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Snakes are found almost everywhere in the world. Most people are not fond of them and are especially afraid of venomous snakes. Although usually not as large or powerful as their constrictor cousins, venomous snakes are certainly more deadly to humans. Venomous snakes are roughly divided into four families: elapids, viperids, colubrids and hydrophiidae. Within these families are classified the most dangerous snakes in the world.
Elapids comprise perhaps the deadliest of the venomous snakes. These snakes are classified by their smaller, fixed fangs. In this group are cobras, mambas, kraits, taipans and a host of others. The North American coral snake is also an elapid, although few bites have been recorded from this snake. Elapids often have a neurotoxic venom, which means it acts on the nervous system. People usually die from paralysis of the lungs and heart. Elapids, like most snakes, usually shun human contact, but are territorial and bite if cornered.
The viperid family is probably the most familiar one to U.S. residents, in the form of pit vipers. A pit viper has indentations on its head that sense heat, assisting it in hunting. U.S. pit vipers include copperheads, rattlesnakes and water moccasins - also known as cottonmouths. One famous South American pit viper is the bushmaster, and the fer-de-lance is found widely in Central America.
“True” vipers lack the “pit” of the New World vipers, but they all share the large, hollow, retractable fangs. The Russell’s viper, saw-scaled viper, temple viper and death adder are all examples of the true viper, as are the spectacularly colored Gaboon and rhinoceros vipers. Vipers of all kinds tend to be heavy-bodied snakes with triangular-shaped heads. Although the composition of their venom can vary, it is often hemotoxic, cardiotoxic or cytotoxic, meaning it acts on the blood, heart or skin, respectively.
Colubrids are the third family of venomous snakes. Most colubrids are only mildly venomous snakes, with their rear-mounted, grooved fangs. Such snakes as the mangrove and vine snakes are rarely dangerous to humans, but there are always exceptions to the rule, and the exceptions in this case are the African twig snake and the boomslang. Bites from these snakes are not common, but they are a medical emergency.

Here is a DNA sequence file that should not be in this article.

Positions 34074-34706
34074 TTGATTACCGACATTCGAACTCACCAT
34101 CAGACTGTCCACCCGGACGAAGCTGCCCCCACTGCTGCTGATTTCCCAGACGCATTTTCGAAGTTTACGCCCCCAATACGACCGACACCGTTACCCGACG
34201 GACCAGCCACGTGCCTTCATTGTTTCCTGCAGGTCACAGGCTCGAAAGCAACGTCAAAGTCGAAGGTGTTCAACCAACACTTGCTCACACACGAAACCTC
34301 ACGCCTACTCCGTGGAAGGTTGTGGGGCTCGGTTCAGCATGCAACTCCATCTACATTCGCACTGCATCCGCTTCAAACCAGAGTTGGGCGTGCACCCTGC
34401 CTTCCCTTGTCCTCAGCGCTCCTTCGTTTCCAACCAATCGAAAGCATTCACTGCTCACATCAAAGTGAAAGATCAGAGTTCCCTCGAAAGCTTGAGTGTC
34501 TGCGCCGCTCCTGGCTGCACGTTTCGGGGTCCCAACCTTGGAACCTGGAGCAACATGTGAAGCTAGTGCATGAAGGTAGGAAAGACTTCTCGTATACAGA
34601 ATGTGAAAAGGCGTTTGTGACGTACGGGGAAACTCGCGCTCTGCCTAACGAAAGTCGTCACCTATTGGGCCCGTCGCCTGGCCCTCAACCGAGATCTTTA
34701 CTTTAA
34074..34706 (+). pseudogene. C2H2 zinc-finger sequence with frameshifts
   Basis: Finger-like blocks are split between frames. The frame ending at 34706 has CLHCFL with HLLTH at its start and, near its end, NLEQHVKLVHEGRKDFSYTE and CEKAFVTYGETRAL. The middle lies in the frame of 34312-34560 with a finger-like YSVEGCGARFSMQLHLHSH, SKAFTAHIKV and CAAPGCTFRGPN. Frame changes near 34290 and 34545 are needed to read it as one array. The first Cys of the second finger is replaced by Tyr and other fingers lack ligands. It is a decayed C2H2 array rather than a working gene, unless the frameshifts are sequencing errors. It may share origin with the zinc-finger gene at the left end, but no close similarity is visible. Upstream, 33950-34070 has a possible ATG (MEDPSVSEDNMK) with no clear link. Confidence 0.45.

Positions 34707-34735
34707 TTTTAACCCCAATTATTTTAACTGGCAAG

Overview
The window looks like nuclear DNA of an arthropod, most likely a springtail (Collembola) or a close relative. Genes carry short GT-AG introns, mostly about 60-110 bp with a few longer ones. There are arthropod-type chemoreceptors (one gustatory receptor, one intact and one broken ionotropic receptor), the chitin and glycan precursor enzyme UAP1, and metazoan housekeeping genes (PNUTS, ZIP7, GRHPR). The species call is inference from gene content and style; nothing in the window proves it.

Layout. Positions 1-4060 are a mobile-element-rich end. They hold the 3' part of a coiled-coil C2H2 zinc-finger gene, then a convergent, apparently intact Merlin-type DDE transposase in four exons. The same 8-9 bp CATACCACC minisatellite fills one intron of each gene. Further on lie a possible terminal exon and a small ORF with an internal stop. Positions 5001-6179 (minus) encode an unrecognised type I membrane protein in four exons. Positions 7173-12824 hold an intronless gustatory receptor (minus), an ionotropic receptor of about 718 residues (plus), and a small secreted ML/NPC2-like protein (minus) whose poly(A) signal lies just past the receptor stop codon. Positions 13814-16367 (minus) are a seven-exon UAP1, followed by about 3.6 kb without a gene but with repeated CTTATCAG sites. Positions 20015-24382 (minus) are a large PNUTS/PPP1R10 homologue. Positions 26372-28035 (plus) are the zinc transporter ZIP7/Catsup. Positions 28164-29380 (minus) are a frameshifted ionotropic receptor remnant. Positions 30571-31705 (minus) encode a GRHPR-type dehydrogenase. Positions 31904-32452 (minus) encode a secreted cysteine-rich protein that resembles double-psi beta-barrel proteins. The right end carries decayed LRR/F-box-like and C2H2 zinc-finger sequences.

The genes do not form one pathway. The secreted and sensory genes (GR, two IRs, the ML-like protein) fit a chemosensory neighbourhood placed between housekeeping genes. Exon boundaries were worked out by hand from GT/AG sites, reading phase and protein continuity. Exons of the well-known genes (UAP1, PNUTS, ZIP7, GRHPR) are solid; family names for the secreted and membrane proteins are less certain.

Not all colubrids are venomous snakes, however. Most are not, in fact. Racers, the hognose snake and king snakes are all colubrids, but none are venomous snakes. A bite from one of these snakes may require medical treatment, however, since their teeth can puncture the skin whether venom is released or not, and a lot of undesirable bacteria reside in their mouths.
Sea snakes are the fourth family of venomous snakes, the hydrophiidae. Although they are extremely venomous, bites are rare. Sea snakes are usually docile creatures, and rarely bite unless abused. This is a good thing, because their venom is highly neurotoxic.
Antivenin exists for the bites of almost all venomous snakes, but treatment differs. The compression bandage treatment is favored for elapid bites. Their venom is primarily neurotoxic, so a tight compression bandage is indicated to keep the venom from reaching the body before antivenin can be administered. Viper bites tend to break down skin, so a compression bandage is contraindicated for these snakebites, although for serious envenomations, the compression therapy is gaining popularity, under the theory that it is better to have tissue breakdown locally than to allow the venom throughout the rest of the body. The best field treatment in absence of a snakebite kit is to remove any jewelry or tight clothing immediately and to get the victim to a hospital.
Venomous snakes do not generally bite in defense. Their first instinct is to run. Also, a surprisingly high number of snakebites are “dry” bites — that is, the snake does not inject venom into the bite. This is thought to be because a snake does not have an unlimited supply of venom, and instinct tells it that an envenomed bite for defense is venom wasted for a potential meal. Venom is their hunting weapon, not a defensive one. However, every bite from a venomous snake should be treated as a medical emergency, until time and medical attention determine whether or not the bite was dry.
Most bites from venomous snakes in the U.S. come from people trying to capture or otherwise molest the snake. Accidental bites from venomous snakes come most frequently from hikers stepping on a camouflaged snake, or construction workers running across one at a site and stepping on it or touching it in some way.
The best way to avoid a snakebite of any kind while outdoors is to make a good bit of noise. Stomp around and wear boots for protection. Snakes can feel the vibration and will usually hide on their own when they sense a human’s presence.
Be aware of logs, crevices and piles of leaves that could conceal a snake, and use extreme caution when approaching these. If you see a snake, freeze. Allow it to move away undisturbed. Treat every snake as venomous, and your chances of being bitten decrease tremendously.
Around the house, clear out woodpiles, junk piles and so on. Snakes like quiet, undisturbed places, so keeping the yard free of debris and good nesting sites will usually keep the snake population at a minimum.